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More Raunerish hyperbole and obfuscation

Monday, Dec 2, 2013

* Surprise, surprise. Eden Martin, who maxed out to Bruce Rauner’s campaign in May (back when caps were in place), agrees with Bruce Rauner that the pension reform proposal just isn’t harsh enough.

But there are some real whoppers in the former Civic Committee president’s latest Sun-Times column, and they’re worth a look. For instance

Second, the amount of “savings” attributed to the reforms is exaggerated. The current unfunded liability is about $100 billion. The proposed deal would reportedly reduce that by about $14 billion, which is less than had been projected under House Speaker Michael Madigan’s earlier reform proposal.

Advocates say that in future decades the “savings” will amount to perhaps $160 billion. But those “savings” are speculative and over-stated. What would $1 billion of savings — realized in, for example, 2040 — be worth today? Only about $125 million — roughly 1/8th — using the state’s pension discount rate.

Oh, come on, man.

Taxpayers are presently on the hook for about $380 billion in pension system payments over the next 30 years. The proposal on the table right now claims to slash those payments by $160 billion.

You can argue with the actuarial projections, but Martin’s thesis relies on a complete red herring.

* More

Similarly, private-sector plans rarely grant anything like compounding 3 percent cost-of-living adjustments, regardless of inflation. Yet the pension deal would preserve these COLAs for major chunks of the pensions of retirees.

And why, when the funds are so badly underfunded already, reduce employee contributions going forward?

Tinkering with the retirement age, fine-tuning the COLA mechanism, and reducing employee contributions — these appear to be an attempt to dress up the deal to make it look like a “compromise” with labor: bundles of offsetting give-ups and gains. Yet the unions have flatly rejected any such compromise and are preparing to go to court. So what’s the point of weakening the reforms — or taking on a new state funding commitment? […]

Third, what would be the likely impact of the deal on the state’s budget? Will the state’s required annual pension contributions compel cancellation of the scheduled roll-back in the state’s income tax? Or perhaps even require an increase? How much, and when? The number-crunchers surely know the answer, but they’re not talking. Why sign on to a huge deal like this without knowing the likely consequences?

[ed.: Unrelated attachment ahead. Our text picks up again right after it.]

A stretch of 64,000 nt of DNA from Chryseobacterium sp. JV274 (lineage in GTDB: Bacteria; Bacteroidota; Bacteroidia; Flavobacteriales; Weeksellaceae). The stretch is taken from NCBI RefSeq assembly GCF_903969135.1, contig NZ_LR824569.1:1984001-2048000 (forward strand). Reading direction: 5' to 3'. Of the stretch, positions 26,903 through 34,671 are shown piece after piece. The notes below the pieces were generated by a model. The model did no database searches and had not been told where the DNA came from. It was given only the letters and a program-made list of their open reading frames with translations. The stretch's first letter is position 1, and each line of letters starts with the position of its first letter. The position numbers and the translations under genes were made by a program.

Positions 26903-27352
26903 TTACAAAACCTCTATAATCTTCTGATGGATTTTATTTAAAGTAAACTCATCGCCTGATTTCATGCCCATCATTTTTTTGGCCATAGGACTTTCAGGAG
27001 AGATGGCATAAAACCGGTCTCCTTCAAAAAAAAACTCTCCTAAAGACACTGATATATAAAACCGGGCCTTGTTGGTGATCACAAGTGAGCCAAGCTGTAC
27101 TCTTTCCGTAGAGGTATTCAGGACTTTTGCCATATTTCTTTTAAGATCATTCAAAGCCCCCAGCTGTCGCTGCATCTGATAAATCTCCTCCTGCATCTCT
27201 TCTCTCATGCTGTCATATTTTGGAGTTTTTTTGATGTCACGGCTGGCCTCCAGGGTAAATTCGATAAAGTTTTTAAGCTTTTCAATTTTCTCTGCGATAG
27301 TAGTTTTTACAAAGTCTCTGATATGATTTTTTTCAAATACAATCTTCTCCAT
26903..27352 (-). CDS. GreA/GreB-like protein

The intellectual dishonesty in that piece is so blatant. Where to begin?

The idea, as Martin well knows, is to try and make the pension reforms constitutional enough that the Illinois Supreme Court can somehow figure a way to approve them. Martin would obviously prefer that legislators push for even deeper benefit cuts and not even try for a hint of constitutionality. What’s the point in doing that?

Also, notice how he not so subtly repeats Rauner’s claim that the bill on the table would lead to a tax increase. Rauner blames it on the state funding guarantee, which most people believe is a good thing, but could be worked around.

* As with everything, whatever a legislature passes can always be undone. Heck, even strict, plain language constitutional requirements can be upended, as the pension bill itself clearly shows.

I posted this over the weekend, but it’s worth a repost now that comments are open

[Rep. Elaine Nekritz] said that’s not the case and noted the bill’s so-called pension payment guarantee has wiggle room. If the state fails to make a pension payment, a retirement system could file action in the Illinois Supreme Court to compel the state to make the required payment. But if the state faces a crisis, it could simply vote to change what the required payment would be, she noted, effectively working around that guarantee.

Nekritz noted that flexibility does cause her some concern, despite her support of the deal.

Rauner’s scare tactic about how a vote for the pension bill is a vote for a tax hike is just that.

The political reality is he doesn’t want this issue to disappear. So, perhaps Bill Brady ought to be more forceful when calling him out

“Pension reform is an issue of fiscal responsibility and the future of Illinois, not a political strategy,” said Bloomington’s Brady, who sits on a special House and Senate panel that forged a framework before the leaders put on the finishing touches.

…Adding… Sen. Brady actually was more forceful. I didn’t see his full statement, which included these shots

The spokesman for Bruce Rauner, one of my opponents, talks about “insiders” keeping the public in the dark on the details of the bill. There is nothing in this legislation that has not been discussed and debated publicly, including during pension reform debates on other proposals last spring. If Mr.

Rauner were to talk about “insiders”, maybe he could talk about his connections Stuart Levine and Ed Rendell and his pension business.
Mr. Rauner also opposes a state funding guarantee. That’s the same excuse governors and legislators have used in the past, but just look where the lack of such protections has taken us.


- Posted by Rich Miller        

  1. - wordslinger - Monday, Dec 2, 13 @ 9:49 am:

    Any bipartisan deal is bad news for Rauner, the self-appointed White Knight on a Hog.

    It will be interesting to see how the GOPers in the GA react to his tossing Durkin and Radogno under the bus.